nudibranchs text index | photo index
Phylum Mollusca > Class Gastropoda > sea slugs > Order Nudibranchia
Hypselodoris nudibranchs
Hypselodoris sp.
Family Chromodorididae
updated May 2020
Where seen? These small colourful nudibranchs are sometimes seen on our Northern shores. On coral rubble and rocky shores with sponges and encrusting animals.

Features: 2-3cm. Body long, narrow with a long tail. Usually colourful with bright spots. Large flower-like gills on the back and large rhinophores (relative to the body size).

Hypselodoris kanga is one of a number of species with a bluish background colour, short dark blue lines and yellow or orange spots. It is very similar to the Pink-gilled hypselodoris which is similar to Hypselodoris infucata. Hypselodoris kanga has gills with a triangular cross-section edged in blue with a series of yellow spots up the outer face. Hypselodoris infucata has thin branching gills.

Hypselodoris bullockii is often encountered by divers in our reefs. It comes in a wide variety of colours and patterns which causes some ID confusion.

Hypselodoris maritima is pale with black blotches and a yellow margin.

Hypselodoris placida is listed among our nudibranchs but Dr Bill Rudman's website says they are only known from Japan and Hong Kong.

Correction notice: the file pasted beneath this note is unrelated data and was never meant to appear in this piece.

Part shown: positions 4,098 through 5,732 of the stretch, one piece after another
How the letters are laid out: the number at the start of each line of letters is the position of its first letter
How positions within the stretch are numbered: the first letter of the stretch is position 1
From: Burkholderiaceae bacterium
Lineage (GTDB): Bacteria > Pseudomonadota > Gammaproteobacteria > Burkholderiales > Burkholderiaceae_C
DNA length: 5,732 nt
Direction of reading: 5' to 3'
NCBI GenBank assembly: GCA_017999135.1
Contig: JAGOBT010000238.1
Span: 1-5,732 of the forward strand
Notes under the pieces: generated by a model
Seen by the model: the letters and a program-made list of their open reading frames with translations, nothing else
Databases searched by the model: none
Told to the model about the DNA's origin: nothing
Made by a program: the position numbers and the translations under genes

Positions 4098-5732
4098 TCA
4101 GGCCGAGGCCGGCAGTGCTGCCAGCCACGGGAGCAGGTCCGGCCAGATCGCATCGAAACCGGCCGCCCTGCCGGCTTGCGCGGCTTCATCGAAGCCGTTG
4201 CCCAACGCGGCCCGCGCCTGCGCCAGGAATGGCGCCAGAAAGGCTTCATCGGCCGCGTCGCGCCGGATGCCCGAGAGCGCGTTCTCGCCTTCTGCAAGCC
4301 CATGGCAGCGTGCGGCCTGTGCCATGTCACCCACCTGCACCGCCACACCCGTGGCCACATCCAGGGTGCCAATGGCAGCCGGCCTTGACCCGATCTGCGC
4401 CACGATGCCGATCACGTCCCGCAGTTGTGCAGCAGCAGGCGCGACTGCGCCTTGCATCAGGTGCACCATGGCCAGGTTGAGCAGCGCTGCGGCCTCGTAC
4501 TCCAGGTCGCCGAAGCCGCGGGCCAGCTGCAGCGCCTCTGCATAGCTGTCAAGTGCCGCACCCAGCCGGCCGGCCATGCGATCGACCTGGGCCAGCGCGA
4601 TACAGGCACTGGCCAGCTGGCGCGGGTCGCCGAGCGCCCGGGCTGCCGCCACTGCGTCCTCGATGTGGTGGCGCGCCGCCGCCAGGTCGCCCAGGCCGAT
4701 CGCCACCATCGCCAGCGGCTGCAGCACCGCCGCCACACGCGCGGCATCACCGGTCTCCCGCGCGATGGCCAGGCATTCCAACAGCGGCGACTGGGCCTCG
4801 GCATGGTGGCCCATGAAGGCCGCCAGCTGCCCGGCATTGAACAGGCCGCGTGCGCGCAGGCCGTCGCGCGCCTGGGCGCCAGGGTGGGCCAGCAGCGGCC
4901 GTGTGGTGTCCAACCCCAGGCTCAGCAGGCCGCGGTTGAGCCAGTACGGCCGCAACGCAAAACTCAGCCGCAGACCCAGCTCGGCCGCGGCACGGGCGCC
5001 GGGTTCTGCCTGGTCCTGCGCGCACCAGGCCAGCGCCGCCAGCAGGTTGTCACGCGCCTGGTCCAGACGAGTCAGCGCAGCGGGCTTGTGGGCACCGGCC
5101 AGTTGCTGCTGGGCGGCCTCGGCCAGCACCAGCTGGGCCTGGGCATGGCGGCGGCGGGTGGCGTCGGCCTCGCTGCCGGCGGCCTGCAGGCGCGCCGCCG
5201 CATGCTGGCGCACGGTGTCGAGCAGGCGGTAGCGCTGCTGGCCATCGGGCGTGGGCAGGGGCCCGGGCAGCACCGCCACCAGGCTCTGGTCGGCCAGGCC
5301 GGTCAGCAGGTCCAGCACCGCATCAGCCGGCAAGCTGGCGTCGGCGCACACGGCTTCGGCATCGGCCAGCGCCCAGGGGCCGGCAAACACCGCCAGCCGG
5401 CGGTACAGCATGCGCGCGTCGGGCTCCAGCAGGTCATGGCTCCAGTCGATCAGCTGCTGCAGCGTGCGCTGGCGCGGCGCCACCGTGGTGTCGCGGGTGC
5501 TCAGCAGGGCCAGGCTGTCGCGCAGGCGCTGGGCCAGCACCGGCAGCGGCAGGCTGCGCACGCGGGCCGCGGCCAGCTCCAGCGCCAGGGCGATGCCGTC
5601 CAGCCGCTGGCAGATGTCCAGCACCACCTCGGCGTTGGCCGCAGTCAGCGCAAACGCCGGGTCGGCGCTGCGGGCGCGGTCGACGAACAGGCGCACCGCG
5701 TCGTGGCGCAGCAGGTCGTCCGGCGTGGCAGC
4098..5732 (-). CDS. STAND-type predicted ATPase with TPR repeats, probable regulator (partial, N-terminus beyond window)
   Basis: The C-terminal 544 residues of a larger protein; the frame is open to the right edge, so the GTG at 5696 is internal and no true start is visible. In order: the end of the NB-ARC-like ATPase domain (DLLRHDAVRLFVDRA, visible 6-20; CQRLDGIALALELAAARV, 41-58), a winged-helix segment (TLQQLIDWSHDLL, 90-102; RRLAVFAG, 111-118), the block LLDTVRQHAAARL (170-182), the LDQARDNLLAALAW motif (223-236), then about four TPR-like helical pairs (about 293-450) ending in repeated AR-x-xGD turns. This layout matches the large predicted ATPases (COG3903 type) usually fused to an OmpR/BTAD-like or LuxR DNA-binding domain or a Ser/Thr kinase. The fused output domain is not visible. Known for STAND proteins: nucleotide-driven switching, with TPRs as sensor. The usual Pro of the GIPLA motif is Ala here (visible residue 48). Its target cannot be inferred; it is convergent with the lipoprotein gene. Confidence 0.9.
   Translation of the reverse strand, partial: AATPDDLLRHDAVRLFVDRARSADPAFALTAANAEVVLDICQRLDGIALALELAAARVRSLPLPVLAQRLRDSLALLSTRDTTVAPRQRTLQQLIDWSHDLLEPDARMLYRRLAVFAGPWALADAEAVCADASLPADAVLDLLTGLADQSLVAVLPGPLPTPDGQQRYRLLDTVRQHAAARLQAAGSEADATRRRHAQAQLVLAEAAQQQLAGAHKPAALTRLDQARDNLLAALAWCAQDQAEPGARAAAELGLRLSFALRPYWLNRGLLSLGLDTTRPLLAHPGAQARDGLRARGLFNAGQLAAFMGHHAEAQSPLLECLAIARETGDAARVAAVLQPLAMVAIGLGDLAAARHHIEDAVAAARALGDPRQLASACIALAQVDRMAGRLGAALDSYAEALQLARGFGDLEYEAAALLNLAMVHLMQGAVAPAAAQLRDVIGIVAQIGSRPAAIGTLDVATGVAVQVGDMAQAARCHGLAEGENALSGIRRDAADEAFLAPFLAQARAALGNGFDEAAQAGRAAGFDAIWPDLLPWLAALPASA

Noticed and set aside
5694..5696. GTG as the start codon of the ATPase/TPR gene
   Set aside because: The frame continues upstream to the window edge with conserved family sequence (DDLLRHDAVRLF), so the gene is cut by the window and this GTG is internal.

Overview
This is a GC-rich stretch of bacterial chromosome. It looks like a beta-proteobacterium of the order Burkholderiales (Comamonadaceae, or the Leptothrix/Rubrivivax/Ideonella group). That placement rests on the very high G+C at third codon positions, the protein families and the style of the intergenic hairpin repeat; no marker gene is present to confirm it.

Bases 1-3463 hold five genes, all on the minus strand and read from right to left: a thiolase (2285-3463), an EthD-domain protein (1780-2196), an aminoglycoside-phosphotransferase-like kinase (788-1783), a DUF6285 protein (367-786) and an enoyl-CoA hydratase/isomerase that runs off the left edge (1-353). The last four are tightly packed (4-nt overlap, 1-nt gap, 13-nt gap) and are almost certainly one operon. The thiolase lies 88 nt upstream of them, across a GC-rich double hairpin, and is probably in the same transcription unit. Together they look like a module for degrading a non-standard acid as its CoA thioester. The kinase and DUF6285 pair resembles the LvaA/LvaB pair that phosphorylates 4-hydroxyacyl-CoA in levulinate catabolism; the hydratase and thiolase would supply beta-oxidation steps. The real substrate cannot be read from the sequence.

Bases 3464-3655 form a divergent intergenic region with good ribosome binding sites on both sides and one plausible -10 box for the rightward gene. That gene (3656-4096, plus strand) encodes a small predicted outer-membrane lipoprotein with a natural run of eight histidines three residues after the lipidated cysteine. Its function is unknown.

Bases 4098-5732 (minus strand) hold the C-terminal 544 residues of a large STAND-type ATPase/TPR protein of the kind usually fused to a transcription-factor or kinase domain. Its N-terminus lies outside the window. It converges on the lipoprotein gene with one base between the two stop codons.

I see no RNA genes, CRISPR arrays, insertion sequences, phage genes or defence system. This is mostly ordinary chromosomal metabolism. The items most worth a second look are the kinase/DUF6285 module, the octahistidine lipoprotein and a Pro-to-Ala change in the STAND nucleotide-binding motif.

What do they eat? They eat sponges, each Hypselodoris species usually specialising in a particular species of sponge. Although tiny, apparently they can feed voraciously. They eat the sponge tissues and leave the hard bits (spicules) of the sponge behind as a skeleton. Dysidea sp. is a sponge they have been recorded feeding on.

Members of the Family Chromodorididae absorb the toxic chemicals in their sponge food and incorporate these chemicals into the mantle glands on their backs where they repel predators.

Some hypselodoris nudibranchs on Singapore shores

Pink-gilled hypselodoris

Hypselodoris maritima

Thanks to Toh Chay Hoon for sorting out the Hypselodoris from the Chromodoris photos.


  • Tan Siong Kiat and Henrietta P. M. Woo, 2010 Preliminary Checklist of The Molluscs of Singapore (pdf), Raffles Museum of Biodiversity Research, National University of Singapore.
  • Debelius, Helmut, 2001. Nudibranchs and Sea Snails: Indo-Pacific Field Guide IKAN-Unterwasserachiv, Frankfurt. 321 pp.
  • Wells, Fred E. and Clayton W. Bryce. 2000. Slugs of Western Australia: A guide to the species from the Indian to West Pacific Oceans. Western Australian Museum. 184 pp.
  • Coleman, Neville. 2001. 1001 Nudibranchs: Catalogue of Indo-Pacific Sea Slugs. Neville Coleman's Underwater Geographic Pty Ltd, Australia.144pp.
  • Humann, Paul and Ned Deloach. 2010. Reef Creature Identification: Tropical Pacific New World Publications. 497pp.
  • Coleman, Neville, 1989. Nudibranchs of the South Pacific Vol 1. 64 pp.
links | references | about | email Ria
Spot errors? Have a question? Want to share your sightings? email Ria I'll be glad to hear from you!
wildfactsheets website©ria tan 2008